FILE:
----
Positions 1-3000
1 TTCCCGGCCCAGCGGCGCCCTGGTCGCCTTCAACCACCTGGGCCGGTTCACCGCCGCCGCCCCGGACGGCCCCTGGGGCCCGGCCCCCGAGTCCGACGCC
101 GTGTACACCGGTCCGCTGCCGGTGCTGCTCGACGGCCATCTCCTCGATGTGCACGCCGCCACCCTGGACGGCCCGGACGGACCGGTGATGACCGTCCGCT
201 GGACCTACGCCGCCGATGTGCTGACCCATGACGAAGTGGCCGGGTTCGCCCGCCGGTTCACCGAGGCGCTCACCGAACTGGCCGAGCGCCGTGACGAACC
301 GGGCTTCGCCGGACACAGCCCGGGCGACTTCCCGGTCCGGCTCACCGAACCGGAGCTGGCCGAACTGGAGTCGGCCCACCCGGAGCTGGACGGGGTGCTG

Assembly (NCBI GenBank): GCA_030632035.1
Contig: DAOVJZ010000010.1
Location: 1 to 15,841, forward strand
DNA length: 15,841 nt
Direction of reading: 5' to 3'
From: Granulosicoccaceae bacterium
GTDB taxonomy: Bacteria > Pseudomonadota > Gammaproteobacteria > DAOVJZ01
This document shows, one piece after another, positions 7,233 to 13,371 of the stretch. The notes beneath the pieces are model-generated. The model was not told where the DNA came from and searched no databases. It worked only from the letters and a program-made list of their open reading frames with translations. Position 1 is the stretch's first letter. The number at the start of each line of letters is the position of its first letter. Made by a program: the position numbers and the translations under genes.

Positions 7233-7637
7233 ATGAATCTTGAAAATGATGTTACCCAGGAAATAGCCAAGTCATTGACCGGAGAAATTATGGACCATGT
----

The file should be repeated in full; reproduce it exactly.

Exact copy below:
Positions 1-3000
1 TTCCCGGCCCAGCGGCGCCCTGGTCGCCTTCAACCACCTGGGCCGGTTCACCGCCGCCGCCCCGGACGGCCCCTGGGGCCCGGCCCCCGAGTCCGACGCC
101 GTGTACACCGGTCCGCTGCCGGTGCTGCTCGACGGCCATCTCCTCGATGTGCACGCCGCCACCCTGGACGGCCCGGACGGACCGGTGATGACCGTCCGCT
201 GGACCTACGCCGCCGATGTGCTGACCCATGACGAAGTGGCCGGGTTCGCCCGCCGGTTCACCGAGGCGCTCACCGAACTGGCCGAGCGCCGTGACGAACC
301 GGGCTTCGCCGGACACAGCCCGGGCGACTTCCCGGTCCGGCTCACCGAACCGGAGCTGGCCGAACTGGAGTCGGCCCACCCGGAGCTGGACGGGGTGCTG

Assembly (NCBI GenBank): GCA_030632035.1
Contig: DAOVJZ010000010.1
Location: 1 to 15,841, forward strand
DNA length: 15,841 nt
Direction of reading: 5' to 3'
From: Granulosicoccaceae bacterium
GTDB taxonomy: Bacteria > Pseudomonadota > Gammaproteobacteria > DAOVJZ01
This document shows, one piece after another, positions 7,233 to 13,371 of the stretch. The notes beneath the pieces are model-generated. The model was not told where the DNA came from and searched no databases. It worked only from the letters and a program-made list of their open reading frames with translations. Position 1 is the stretch's first letter. The number at the start of each line of letters is the position of its first letter. Made by a program: the position numbers and the translations under genes.

Positions 7233-7637
7233 ATGAATCTTGAAAATGATGTTACCCAGGAAATAGCCAAGTCATTGACCGGAGAAATTATGGACCATGT